Publication:
US National Missile Defense and its effect on US-Russian Arms Control

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Authors
Servello, Christopher S.
Subjects
Advisors
Tsypkin, Mikhail
Date of Issue
2000-06
Date
June, 2000
Publisher
Monterey, California. Naval Postgraduate School
Language
en_US
Abstract
This thesis provides an analysis of the proposed and potential security functions of a United States National Missile Defense system and determines what implications the construction of such a system would have on current and future U.S.-Russian arms control agreements. This research is critical for understanding the evolution, both domestically and internationally, of ballistic missile defense systems and their link to nuclear strategy and arms control. This thesis will also explore the policy debates and political trends in both the United States and Russia concerning U.S. NMD, in an attempt to better explain each country's position. Compromise between the two countries on arms control issues involving both offensive and defensive systems is only possible if post-Cold War realities are accepted. The current arms control regime that governs both offensive and defensive systems is based on a political and military reality that no longer exists.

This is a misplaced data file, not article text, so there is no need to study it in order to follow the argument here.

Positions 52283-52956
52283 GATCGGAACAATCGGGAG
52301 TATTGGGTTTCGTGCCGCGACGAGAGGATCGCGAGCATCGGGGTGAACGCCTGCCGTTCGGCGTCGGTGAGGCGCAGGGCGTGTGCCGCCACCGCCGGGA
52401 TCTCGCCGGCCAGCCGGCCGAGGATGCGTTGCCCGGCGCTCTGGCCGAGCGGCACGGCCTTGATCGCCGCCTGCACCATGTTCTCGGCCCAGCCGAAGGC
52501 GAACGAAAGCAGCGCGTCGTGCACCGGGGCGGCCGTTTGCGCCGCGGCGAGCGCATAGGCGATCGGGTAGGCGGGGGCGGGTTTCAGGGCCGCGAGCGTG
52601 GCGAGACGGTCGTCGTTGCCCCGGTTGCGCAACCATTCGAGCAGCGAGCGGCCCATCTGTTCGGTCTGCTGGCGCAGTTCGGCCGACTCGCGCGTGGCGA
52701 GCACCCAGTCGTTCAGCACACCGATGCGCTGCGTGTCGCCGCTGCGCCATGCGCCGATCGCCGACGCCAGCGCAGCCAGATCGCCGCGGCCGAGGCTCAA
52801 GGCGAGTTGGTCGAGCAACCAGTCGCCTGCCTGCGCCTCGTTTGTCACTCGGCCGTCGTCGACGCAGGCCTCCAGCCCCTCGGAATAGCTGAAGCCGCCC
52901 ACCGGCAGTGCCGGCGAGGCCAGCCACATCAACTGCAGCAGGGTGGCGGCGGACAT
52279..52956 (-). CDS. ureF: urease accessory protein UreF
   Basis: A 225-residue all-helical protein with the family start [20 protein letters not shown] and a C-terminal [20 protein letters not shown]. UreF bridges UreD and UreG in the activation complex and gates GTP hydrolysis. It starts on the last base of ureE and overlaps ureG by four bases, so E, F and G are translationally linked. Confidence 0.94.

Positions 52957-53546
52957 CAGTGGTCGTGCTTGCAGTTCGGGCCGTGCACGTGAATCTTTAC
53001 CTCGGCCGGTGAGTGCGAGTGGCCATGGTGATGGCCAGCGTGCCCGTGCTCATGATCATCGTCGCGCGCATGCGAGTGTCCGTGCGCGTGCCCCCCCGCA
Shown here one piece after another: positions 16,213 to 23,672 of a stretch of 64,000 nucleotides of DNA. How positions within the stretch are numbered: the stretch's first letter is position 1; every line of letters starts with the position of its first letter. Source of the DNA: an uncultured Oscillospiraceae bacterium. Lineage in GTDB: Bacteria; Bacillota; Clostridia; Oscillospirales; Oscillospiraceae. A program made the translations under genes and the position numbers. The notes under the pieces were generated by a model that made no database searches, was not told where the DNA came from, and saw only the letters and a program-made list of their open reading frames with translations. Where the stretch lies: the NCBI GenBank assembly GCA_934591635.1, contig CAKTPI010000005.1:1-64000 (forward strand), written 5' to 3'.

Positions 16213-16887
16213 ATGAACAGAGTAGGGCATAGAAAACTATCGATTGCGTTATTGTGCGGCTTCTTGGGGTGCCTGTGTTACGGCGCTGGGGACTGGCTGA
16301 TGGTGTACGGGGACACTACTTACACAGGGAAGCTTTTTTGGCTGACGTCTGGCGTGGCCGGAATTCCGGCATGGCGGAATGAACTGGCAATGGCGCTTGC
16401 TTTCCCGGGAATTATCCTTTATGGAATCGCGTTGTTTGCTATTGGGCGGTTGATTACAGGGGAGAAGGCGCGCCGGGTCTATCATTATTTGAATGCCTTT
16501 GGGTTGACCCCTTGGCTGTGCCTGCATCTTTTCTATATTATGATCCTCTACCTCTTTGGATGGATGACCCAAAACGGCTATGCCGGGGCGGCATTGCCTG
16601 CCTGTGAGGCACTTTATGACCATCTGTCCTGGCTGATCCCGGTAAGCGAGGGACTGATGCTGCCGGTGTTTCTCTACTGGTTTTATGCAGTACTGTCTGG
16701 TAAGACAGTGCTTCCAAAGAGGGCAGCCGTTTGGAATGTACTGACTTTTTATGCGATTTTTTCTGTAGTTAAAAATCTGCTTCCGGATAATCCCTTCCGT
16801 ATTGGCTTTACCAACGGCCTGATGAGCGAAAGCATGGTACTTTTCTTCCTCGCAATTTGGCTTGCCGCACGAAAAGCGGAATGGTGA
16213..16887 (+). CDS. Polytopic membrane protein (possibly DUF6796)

Type
Thesis
Description
Series/Report No
Department
National Security Affairs
Organization
Naval Postgraduate School (U.S.)
Identifiers
NPS Report Number
Sponsors
Funder
Format
xiv, 95 p.
28 cm.
Citation
Distribution Statement
Approved for public release; distribution is unlimited.
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